Buy-out programmes on thin ice

Eduardo writes*

Two crucial issues in the Netherlands are deeply intertwined. On the one hand, nitrogen deposition levels are being contested by environmentalists and the European Court of Justice for threatening ecological quality (Economist, 2019). On the other hand, there is a huge housing shortage associated with rising prices, the lack of free space, tourism, and the nitrogen crisis (Lalor, 2021). Although nitrogen deposition in the Netherlands is mainly associated with ammonia emissions from intensive livestock farming, the housing sector is the second-highest domestic contributor (Rijksoverheid, 2019).

Aware of these issues, I went a few days ago to the housing crisis protest here in The Hague, and I noticed that the leading group in front of the march was the GreenLeft party followed by some members of the D66 and Bij1 parties. I thought to myself, isn’t that contradictory in some way? Measures within the nitrogen law passed in 2019 – and supported by D66 and GreenLeft – included cutting livestock herds by half and restricting construction emissions. is the nitrogen law perpetuating the housing crisis? D66 argues that livestock reductions will leave more “space” for the construction sector (Sawbridge, 2019).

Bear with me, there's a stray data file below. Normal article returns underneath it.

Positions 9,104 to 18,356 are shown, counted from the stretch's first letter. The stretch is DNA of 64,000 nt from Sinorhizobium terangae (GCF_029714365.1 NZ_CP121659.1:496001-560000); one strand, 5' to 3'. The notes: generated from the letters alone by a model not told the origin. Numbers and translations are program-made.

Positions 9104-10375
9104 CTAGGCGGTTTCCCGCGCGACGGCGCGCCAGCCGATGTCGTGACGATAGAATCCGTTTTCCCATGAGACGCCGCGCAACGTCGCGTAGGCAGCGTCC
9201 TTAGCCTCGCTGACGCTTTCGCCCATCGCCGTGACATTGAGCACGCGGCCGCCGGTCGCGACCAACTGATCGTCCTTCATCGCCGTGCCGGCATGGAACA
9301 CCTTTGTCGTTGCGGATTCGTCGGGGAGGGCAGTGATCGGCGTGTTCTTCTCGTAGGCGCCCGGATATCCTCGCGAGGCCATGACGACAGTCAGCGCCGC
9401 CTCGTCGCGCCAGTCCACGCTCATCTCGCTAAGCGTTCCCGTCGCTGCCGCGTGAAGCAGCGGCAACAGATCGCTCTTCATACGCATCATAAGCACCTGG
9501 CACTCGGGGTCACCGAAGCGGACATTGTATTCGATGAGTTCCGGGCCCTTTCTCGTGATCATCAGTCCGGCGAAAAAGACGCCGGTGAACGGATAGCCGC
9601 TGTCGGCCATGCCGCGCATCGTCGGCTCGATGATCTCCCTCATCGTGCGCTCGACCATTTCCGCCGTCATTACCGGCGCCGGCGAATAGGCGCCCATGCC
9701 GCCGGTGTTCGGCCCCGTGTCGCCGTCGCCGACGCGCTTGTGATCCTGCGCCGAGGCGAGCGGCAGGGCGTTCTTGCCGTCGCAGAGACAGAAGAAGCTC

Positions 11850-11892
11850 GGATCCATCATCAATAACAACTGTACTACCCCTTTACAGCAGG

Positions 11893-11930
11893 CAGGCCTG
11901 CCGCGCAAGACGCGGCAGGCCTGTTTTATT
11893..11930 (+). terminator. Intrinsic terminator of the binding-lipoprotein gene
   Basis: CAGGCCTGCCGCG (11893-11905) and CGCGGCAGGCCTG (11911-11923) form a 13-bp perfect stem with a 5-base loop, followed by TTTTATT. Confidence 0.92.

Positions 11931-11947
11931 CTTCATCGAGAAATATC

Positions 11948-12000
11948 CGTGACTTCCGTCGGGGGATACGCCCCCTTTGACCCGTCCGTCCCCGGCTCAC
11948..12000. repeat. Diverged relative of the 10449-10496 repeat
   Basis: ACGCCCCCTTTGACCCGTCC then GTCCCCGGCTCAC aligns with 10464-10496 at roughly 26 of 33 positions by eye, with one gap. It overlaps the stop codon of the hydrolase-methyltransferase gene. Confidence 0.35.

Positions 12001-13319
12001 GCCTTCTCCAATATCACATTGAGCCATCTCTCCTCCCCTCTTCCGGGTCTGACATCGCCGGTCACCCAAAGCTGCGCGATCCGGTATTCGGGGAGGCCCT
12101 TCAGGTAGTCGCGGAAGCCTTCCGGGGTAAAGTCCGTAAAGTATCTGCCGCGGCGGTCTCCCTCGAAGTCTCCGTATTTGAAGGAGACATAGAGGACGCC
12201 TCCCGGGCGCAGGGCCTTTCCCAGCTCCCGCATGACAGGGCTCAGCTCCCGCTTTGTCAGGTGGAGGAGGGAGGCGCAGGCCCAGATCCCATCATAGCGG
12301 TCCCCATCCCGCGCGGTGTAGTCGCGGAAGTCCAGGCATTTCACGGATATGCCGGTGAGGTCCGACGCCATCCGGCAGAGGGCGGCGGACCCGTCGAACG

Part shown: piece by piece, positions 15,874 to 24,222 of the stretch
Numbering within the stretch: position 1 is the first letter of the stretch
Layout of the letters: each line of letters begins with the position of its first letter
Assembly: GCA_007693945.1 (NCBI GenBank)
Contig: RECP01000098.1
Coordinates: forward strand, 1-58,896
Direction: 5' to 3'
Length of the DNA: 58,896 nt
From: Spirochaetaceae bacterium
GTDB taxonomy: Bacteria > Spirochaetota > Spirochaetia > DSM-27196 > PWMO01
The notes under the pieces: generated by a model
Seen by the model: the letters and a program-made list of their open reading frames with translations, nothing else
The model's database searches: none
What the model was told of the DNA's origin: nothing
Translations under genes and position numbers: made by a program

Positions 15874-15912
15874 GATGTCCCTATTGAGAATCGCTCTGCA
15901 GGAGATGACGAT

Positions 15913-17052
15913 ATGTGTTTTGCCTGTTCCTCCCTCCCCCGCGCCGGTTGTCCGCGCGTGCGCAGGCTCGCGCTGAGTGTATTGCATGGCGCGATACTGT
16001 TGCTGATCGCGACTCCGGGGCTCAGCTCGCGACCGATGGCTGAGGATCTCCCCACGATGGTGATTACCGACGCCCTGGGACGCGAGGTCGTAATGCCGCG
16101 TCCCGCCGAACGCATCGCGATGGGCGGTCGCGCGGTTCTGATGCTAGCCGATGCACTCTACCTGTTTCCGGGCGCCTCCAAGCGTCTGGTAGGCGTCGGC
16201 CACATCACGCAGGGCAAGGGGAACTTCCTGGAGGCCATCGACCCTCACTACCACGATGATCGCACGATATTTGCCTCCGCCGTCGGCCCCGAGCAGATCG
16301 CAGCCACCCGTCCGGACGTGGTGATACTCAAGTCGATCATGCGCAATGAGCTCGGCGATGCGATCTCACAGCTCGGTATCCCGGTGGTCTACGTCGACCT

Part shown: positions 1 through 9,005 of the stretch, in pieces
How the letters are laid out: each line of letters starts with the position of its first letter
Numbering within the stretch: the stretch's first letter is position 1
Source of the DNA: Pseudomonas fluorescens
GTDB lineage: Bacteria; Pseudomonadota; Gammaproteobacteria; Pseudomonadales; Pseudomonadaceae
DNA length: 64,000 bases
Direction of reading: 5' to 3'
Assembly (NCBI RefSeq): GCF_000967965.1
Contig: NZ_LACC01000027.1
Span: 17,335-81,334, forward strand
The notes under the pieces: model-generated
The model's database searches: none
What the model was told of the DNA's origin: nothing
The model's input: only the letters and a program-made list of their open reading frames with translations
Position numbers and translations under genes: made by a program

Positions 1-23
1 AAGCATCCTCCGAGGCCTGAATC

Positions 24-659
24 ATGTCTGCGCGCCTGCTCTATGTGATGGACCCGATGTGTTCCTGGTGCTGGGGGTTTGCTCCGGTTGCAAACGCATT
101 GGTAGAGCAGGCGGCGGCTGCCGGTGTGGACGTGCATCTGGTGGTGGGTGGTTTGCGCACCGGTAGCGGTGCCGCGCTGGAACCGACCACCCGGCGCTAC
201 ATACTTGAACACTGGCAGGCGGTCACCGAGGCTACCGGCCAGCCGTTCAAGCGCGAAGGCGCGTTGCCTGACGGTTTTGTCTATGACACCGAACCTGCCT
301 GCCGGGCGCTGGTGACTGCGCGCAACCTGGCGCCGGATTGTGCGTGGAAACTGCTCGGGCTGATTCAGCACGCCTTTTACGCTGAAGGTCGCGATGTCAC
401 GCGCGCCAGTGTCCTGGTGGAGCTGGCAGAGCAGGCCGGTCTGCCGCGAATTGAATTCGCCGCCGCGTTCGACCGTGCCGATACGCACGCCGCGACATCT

When we look at the specific measures aimed at tackling the nitrogen crisis there is no evidence for quick ways to reduce emissions or ameliorate the housing crisis. The Dutch government is instead focussing on buying-out farms to reduce emissions (Flach, 2021). These buy-out programs involve the expropriation or voluntary sale of farms near nitrogen-sensitive areas (Boztas, 2021). In this way, farmers are paid an amount to relocate (or shut down) their farm and agree to a limit of nitrogen emissions from livestock. Simultaneously, the natural areas that are freed up are used for nature restoration and developments (Rijksoverheid, 2020).